world is filled with untold billions of leaves, no two of which are exactly alike. "It is undoubtedly the fact that we do not fully appreciate either the beauty or the usefulness of trees; but after
we have become really familiar with them, and have learned readily to distinguish the different species, we find ourselves in a new world of absorbing interest, in which beauty and use have expanded to proportions far beyond our previous conceptions."
Many pleasant and profitable lessons can be learned from Mr. Mathews's two hundred and odd sketches of leaves taken from Nature, with their accompanying brief descriptions. The single lesson to which we would here call attention is the variety in the forms of leaves. The purpose and condition of the life of the tree are revealed in no small measure by its leaves.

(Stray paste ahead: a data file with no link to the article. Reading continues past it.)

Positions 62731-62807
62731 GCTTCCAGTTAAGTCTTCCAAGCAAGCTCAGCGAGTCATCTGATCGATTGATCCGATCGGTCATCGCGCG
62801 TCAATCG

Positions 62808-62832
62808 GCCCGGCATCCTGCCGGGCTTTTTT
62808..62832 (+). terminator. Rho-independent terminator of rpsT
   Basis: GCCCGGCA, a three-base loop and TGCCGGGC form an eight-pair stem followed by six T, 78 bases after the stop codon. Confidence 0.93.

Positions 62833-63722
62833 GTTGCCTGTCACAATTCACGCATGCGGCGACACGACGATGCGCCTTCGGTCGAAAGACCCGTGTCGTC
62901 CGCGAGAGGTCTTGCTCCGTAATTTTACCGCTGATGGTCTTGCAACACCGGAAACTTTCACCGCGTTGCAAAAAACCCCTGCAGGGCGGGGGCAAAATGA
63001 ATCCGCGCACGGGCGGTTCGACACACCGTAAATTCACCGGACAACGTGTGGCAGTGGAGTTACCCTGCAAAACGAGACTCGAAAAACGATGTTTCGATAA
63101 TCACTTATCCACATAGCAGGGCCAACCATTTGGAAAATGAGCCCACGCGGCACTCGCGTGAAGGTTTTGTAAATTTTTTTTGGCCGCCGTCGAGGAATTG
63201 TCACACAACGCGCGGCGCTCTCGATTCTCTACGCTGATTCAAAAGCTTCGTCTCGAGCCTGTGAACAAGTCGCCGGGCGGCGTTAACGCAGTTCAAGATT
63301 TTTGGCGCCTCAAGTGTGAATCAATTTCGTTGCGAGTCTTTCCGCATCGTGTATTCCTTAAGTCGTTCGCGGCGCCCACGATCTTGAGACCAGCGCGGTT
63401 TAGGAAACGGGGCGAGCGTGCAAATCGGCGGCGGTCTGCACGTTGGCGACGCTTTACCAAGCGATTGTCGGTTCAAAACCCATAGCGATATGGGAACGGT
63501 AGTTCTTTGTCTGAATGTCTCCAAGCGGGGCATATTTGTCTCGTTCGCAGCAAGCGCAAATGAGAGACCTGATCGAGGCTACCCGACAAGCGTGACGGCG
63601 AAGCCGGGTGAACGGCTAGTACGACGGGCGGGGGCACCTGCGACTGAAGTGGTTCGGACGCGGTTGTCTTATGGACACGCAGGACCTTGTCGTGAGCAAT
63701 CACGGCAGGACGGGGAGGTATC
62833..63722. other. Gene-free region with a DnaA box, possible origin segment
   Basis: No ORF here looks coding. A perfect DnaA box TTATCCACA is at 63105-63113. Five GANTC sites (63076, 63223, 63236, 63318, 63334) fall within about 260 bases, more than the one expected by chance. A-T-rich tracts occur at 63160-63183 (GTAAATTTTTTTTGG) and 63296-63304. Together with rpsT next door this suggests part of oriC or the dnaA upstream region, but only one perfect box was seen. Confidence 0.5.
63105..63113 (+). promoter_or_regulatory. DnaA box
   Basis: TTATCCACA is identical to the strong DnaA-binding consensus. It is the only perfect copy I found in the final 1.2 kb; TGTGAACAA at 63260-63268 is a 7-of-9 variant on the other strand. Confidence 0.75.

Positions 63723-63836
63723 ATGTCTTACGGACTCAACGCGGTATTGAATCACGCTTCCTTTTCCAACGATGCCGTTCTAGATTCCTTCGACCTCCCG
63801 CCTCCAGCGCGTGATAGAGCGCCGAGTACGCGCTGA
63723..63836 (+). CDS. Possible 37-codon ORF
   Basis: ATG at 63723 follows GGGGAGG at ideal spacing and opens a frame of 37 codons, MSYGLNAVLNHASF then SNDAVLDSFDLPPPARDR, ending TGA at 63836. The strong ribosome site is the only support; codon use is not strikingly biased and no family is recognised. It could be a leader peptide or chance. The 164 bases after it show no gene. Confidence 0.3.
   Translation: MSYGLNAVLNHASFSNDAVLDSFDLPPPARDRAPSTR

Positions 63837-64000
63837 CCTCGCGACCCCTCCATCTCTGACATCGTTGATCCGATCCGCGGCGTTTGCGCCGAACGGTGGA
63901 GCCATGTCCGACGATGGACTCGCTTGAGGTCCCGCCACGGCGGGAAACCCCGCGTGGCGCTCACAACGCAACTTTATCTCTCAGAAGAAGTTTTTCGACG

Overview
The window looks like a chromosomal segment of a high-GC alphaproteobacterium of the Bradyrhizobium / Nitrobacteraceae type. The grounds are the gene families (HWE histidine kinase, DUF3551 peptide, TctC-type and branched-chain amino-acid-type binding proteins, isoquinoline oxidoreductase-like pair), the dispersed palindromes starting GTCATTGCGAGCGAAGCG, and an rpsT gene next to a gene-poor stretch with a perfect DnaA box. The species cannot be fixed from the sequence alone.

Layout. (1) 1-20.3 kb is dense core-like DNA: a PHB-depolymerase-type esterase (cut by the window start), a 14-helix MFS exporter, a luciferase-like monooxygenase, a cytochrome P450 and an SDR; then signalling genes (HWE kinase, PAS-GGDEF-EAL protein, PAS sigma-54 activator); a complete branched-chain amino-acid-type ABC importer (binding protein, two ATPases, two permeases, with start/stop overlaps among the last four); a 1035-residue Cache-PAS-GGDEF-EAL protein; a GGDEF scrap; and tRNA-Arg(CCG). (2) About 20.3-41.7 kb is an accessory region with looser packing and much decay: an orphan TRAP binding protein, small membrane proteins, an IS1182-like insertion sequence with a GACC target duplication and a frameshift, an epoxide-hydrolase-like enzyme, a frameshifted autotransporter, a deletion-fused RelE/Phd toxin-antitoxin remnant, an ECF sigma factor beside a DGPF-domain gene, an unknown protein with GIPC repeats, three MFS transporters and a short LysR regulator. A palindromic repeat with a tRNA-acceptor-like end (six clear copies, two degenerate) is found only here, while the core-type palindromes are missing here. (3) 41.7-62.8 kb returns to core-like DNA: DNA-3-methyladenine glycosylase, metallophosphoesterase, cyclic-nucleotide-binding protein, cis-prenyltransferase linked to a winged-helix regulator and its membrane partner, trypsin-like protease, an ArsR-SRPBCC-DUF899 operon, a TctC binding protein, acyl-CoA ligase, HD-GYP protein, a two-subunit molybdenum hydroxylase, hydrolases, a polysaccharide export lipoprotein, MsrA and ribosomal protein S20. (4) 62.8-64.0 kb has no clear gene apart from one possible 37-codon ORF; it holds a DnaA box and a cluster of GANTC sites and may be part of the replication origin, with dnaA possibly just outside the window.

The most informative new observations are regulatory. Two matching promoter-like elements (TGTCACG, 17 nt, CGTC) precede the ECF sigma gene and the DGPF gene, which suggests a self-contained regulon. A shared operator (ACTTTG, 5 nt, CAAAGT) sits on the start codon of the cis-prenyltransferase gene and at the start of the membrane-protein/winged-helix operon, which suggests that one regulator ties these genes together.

The needle of the pine enables the tree to withstand a hurricane on a mountain top, yet its slender figure is perfectly adapted to the task of gathering light and air for the tree's life.
Not less plainly does the diversity of character in a leaf reveal the diversity of tree life itself. No two leaves are exactly alike;